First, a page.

With all the news of China's blue water navy development in the past few years, another country's response fell under the radar. Yesterday, however, the unveiling of Japan's newest "destroyer" raised questions.
The "destroyer" surpasses the size of any Japanese ship built since World War II. To the uneducated (or, perhaps cynical) eye, the Izumo looks suspiciously like an aircraft carrier. Its flat top deck, allegedly meant for helicopters, is four fifths as long as an American Nimitz class deck. It also outstrips by about 200 feet the length of the Royal Navy's Illustrious class carriers
Izumo pointedly responds to China's purchase and reconstruction of a Soviet era carrier from Ukraine.
The bigger issue lies in the deteriorating relations between China and her neighbors, specifically Japan, Vietnam, and the Philippines.
Territorial disputes between these nations lay dormant for years. Recently, technological advances in identifying and extracting sea floor resources have raised the stakes in who owns what stretch of ocean bottom. Vast natural gas and oil resources interest nations, such as China and Japan, that have little of either.
Interestingly, this issue has also separated Cold War partners Japan and the Nationalist Chinese government based in Taiwan.
Throughout the Cold War, the United States played referee to the region. Although domestically debated later, the willingness to fight in Korea and Vietnam gave friends assurance and enemies pause. Few doubted America's willingness to fight for Japan, South Korea, Nationalist China, or other friends. Moreover, few believed that the US had any goals in the Far East beyond maintaining the status quo.
American power, relatively speaking, has receded in the region as China spent more on expanding and modernizing its warmaking ability. It also has launched cyberattacks against its opponents' government and business concerns.
Unfortunately for the United States, the Chinese urge to revise the Far East balance of power echoes the shadows of a century ago.
In 1913, the British Empire managed the world power dynamic through a powerful navy and economic productive might. The German Empire under Kaiser William II aspired to "a place in the sun." This meant military might, colonial expansion, and international respect on par with the British.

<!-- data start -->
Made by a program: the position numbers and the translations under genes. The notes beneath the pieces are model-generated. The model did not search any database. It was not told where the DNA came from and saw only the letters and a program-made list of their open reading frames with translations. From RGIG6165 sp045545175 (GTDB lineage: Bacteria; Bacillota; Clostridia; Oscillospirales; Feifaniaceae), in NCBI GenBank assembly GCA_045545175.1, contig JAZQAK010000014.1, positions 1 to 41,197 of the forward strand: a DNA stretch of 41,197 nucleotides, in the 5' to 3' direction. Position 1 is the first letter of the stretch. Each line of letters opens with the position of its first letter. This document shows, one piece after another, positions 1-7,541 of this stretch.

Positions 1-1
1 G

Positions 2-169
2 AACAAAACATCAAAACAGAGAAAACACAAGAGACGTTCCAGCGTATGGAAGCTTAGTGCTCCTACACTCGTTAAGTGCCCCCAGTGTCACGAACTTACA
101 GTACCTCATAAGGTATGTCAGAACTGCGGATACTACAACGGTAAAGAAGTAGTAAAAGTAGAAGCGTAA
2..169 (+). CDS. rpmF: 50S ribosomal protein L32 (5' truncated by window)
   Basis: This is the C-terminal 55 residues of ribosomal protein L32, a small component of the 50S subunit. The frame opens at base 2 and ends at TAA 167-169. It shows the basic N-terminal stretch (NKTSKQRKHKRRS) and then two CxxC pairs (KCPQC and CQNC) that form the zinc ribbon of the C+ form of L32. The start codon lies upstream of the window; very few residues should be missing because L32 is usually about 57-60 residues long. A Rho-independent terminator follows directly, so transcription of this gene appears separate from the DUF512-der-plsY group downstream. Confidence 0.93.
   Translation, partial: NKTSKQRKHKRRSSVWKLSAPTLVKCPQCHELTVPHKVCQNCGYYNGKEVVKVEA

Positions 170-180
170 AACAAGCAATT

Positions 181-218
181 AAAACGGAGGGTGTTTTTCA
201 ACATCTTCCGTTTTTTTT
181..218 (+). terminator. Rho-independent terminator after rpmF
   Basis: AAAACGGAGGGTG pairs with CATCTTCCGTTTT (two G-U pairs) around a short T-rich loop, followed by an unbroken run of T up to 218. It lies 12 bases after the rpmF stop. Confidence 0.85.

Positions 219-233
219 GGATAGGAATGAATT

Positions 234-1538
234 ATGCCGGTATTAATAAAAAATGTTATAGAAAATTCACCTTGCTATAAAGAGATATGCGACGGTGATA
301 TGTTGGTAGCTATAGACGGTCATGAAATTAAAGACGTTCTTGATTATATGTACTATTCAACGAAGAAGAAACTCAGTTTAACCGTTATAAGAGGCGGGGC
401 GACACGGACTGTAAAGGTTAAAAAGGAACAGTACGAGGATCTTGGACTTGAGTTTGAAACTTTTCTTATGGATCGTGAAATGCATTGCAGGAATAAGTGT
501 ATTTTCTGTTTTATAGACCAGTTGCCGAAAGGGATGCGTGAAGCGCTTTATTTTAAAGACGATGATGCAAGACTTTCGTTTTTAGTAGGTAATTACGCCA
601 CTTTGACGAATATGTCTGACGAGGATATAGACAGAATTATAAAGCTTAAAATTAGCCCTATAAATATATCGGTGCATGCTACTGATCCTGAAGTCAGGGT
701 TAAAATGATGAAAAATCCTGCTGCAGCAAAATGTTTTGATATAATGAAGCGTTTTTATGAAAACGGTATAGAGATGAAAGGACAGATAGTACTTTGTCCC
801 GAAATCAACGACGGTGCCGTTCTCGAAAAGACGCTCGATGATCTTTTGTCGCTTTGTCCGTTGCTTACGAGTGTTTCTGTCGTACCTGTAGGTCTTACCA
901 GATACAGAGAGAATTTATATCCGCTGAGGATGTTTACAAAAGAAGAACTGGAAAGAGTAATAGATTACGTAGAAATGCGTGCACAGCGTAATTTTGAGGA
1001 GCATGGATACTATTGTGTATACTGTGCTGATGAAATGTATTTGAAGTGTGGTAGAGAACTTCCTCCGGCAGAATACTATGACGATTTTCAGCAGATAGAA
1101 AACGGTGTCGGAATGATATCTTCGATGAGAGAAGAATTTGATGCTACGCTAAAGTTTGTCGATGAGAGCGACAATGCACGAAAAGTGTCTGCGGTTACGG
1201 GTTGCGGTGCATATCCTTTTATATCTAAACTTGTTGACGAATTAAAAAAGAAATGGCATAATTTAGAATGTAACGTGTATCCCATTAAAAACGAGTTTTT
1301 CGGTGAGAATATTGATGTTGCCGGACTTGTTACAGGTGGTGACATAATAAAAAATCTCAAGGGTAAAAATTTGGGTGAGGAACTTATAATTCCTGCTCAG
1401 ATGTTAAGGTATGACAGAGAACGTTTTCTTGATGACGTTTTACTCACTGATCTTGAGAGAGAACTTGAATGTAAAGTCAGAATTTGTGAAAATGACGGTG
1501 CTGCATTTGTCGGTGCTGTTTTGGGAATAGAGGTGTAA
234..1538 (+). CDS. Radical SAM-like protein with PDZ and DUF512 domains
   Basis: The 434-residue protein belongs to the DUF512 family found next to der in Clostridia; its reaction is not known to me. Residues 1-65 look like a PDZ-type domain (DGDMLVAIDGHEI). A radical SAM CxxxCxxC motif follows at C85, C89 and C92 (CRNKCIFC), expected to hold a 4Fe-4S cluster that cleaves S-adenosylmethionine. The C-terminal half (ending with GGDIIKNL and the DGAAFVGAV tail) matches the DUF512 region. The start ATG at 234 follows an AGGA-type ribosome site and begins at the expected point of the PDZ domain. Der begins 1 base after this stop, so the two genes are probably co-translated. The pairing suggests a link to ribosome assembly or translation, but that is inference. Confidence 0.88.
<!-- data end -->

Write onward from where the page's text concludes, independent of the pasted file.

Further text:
They made an unwise alliance with unstable Austria-Hungary, which was locked in perpetual disputes with Russia over control of southeastern Europe. When Russia's client state of Serbia served as the base of a devastating terror attack on Austria-Hungary, the clumsy attempt to settle the score touched off World War I.
Similar dynamics are emerging now. China is setting itself against Japan, the Philippines, and Vietnam in its territorial disputes. It has an unstable client in North Korea whose unpredictability could touch off a war with Japan or South Korea. It is trying, like Germany in the early 1900s, to build a fleet that can regionally challenge the first rank power.
In other words, a pattern is emerging that could unravel decades of generally peaceful relations among states that despise and fear each other.
China's bold actions mirror those of other states that fear internal discord and try to rally the people around external successes. It built a middle class, but never allowed it political participation. That has been the downfall of many authoritarian regimes. Questions about its debt and actual production numbers lend uncertainty to the perception that it is an economic power fated to outstrip the United States.
This also comes at a time when the Middle East's foundations of stability are collapsing, leftist regimes have come to power in Latin America, and Europe continues to live on the precipice of debt disaster.
Events have pushed the world's nations and people towards a time where only the brilliance of a Prince Otto von Bismarck could restore the balance. It would be in America's interest to produce such a figure because a war in the Far East would inevitably draw us in. And like Germany in the late 1800s and early 1900s, very few possible scenarios, even in victory, leave the US better off.